Smash your indoor rowing technique!
World Class Start athlete Matt Haywood, double U23 world champion in the men’s quad, shares his advice
Aiming to sharpen your indoor rowing technique? Well, U23 double world champion Matt Haywood is on hand to help. Read on for his top five killer tips.
1- Smash the sequence!
Learn how to properly sequence your stroke and before you start your session do some practice to make sure that you are warmed up to row correctly.
Key muscles to warm up are legs, glutes, trunk and lats. To start sequencing on a rowing machine, try beginning at the front of the stroke (fully compressed). The first quarter should focus on your pick-up – the press of the feet into the footplate. This will require tension in the trunk and glutes to allow the legs to press against them.
Once you have this, slowly lengthen to half slide then three-quarters and then legs only; this progression will help isolate your leg drive.
The next stage is to add in the hips and, then lastly, the arms. The drive should feel like a continuous push against the footplate. This is continued when the hips are open – keep squeezing your glutes, even when the handle comes in towards you!
Key muscles to warm up are legs, glutes, trunk and lats
2 – Practise straight arms
If you find yourself using your arms too much during your session, then it would be a good idea to spend some time rowing with straight arms. It’s a very simple, but effective, exercise that will help you drill in the idea of not using the arms until the last moments of the stroke. You should always remember that the arms make up a very small proportion of your power – 60% of the power in your stroke comes from the legs, 30% from the trunk and 10% from the arms.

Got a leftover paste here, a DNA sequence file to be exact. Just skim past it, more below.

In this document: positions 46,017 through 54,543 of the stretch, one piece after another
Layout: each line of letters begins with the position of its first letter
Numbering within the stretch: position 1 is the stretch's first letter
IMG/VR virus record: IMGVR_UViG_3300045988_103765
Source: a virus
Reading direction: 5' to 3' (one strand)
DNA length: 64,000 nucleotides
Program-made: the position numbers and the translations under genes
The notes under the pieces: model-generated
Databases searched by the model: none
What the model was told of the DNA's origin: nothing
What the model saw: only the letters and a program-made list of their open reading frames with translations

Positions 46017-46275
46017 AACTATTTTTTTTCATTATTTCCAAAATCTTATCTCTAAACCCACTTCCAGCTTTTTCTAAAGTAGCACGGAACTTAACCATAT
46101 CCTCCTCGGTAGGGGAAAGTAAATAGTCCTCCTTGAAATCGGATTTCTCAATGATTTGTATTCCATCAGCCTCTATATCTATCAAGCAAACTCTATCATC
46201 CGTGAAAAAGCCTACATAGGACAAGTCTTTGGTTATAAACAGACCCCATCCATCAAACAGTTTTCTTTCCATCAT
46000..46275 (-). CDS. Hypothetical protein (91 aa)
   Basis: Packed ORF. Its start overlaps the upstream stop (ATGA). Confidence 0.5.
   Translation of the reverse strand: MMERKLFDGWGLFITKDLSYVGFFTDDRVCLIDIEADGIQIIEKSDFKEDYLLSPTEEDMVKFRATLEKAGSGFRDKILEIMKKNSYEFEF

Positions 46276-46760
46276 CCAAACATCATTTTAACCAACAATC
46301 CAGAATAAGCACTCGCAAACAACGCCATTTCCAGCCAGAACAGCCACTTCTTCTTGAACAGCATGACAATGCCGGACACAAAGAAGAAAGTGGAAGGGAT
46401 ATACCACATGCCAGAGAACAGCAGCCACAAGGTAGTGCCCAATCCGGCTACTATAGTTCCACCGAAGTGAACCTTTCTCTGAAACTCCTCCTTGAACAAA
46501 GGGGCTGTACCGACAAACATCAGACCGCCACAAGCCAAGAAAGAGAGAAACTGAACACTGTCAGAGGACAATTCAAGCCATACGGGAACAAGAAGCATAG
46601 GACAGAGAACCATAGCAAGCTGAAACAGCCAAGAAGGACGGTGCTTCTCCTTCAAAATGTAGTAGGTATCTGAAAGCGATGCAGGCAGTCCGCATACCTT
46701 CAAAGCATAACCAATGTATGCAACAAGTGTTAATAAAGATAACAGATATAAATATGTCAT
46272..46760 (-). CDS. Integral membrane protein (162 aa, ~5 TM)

This is also a good exercise to optimise your hip drive. Try to keep your split the same during this exercise. You can achieve this by using the legs and hips for longer. If the arms break at the front end, think about reacting with your feet before trying to pull the handle. The arms will be trying to do what the feet/legs should be doing.
3 – Check your posture
While rowing, you want to make sure your posture doesn’t change under load. When you are driving your legs into the footplate, your hips/spine and shoulders should not move off the line of the drive. You may not always feel this, but it may be happening.
To transfer the work from your feet to the handle effectively, the path between footplate and handle should be as stable as possible. This means your joints should travel in straight lines and not wiggle or shift during the stroke. If you do, you will compensate with other areas which may cause injury.
While rowing, you want to make sure your posture doesn’t change under load
To help with this, it is always a good idea to have someone watch you while you row. They may not know what they are looking for, but you can ask them to look at specific outcomes. If this is not possible, then setting yourself up next to a mirror will do the job just as well.
It is not uncommon for somebody else to see if there is something wrong with your technique or set-up, so listen to their advice and try to make changes. If using a mirror, then you will be able to see things that you perhaps cannot feel. I know that this has helped me out many times when I’m a long way into a session and not as perceptive as at the start.
Go Row Indoor!
Check out more tips and tricks here.
4 – Pace yourself
Don’t be stupid when starting a session – set yourself a plan and then stick to it. You don’t have to set out for a personal best every time; it is okay just sit on the same numbers for a couple of weeks as you will still be improving fitness.
If you want to try for a personal best then this is where your plan comes in. Work out before starting how you want to do the session, and what the outcome is going to be. For example, with a 2km you might decide the splits you want for each 500m, so stick to this plan and you will get the outcome you want.
Set yourself a plan and then stick to it
5 – Go for it!
Don’t be afraid of trying hard – this goes alongside my last pointer. There is a fine line between pacing yourself and being afraid of the numbers. If you feel good when you start to row, then don’t be afraid of the numbers you are seeing on the screen. It is no bad thing if – all of a sudden – you get a lot quicker. This just means that your training is working, and it is highly likely that this will happen at some point.
Finally, do not overlook the importance of core and trunk work. This may not be a huge force producer, but it will make you more robust and help to reduce injury!